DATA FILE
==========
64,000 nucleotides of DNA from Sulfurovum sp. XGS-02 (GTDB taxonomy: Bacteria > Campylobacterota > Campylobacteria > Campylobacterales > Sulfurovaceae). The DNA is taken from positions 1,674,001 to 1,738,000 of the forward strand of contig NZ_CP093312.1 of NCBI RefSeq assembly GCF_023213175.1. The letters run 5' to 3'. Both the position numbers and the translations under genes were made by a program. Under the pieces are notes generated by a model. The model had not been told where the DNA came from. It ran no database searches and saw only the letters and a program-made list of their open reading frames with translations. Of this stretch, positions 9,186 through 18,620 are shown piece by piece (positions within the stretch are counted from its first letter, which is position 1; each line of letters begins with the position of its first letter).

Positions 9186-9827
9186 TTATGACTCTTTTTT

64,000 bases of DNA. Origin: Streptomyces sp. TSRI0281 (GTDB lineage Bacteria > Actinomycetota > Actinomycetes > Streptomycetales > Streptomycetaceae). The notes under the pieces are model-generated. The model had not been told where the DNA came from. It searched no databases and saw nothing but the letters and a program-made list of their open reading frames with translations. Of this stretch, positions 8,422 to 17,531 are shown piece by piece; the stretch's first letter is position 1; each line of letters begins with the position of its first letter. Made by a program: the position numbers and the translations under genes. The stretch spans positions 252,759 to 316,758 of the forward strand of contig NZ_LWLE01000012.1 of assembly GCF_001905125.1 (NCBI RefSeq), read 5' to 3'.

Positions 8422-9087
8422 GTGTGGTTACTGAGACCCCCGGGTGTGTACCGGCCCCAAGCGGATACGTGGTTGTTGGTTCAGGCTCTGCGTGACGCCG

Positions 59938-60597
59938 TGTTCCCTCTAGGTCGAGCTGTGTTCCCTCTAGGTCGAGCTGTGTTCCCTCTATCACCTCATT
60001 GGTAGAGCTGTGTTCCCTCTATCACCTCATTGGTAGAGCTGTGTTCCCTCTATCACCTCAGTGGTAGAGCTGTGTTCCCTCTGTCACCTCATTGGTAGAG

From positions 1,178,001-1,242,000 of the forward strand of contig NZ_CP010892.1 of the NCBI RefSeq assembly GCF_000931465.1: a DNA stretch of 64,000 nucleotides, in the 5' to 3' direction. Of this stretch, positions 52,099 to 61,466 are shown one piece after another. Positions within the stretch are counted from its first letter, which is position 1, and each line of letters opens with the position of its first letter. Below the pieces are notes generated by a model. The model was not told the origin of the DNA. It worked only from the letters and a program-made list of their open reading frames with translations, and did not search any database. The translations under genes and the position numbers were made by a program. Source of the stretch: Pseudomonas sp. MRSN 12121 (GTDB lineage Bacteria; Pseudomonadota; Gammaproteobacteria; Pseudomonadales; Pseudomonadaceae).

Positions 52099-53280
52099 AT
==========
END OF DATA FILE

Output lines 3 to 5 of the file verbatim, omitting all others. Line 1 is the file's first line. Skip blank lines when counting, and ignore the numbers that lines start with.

9186 TTATGACTCTTTTTT

64,000 bases of DNA. Origin: Streptomyces sp. TSRI0281 (GTDB lineage Bacteria > Actinomycetota > Actinomycetes > Streptomycetales > Streptomycetaceae). The notes under the pieces are model-generated. The model had not been told where the DNA came from. It searched no databases and saw nothing but the letters and a program-made list of their open reading frames with translations. Of this stretch, positions 8,422 to 17,531 are shown piece by piece; the stretch's first letter is position 1; each line of letters begins with the position of its first letter. Made by a program: the position numbers and the translations under genes. The stretch spans positions 252,759 to 316,758 of the forward strand of contig NZ_LWLE01000012.1 of assembly GCF_001905125.1 (NCBI RefSeq), read 5' to 3'.

Positions 8422-9087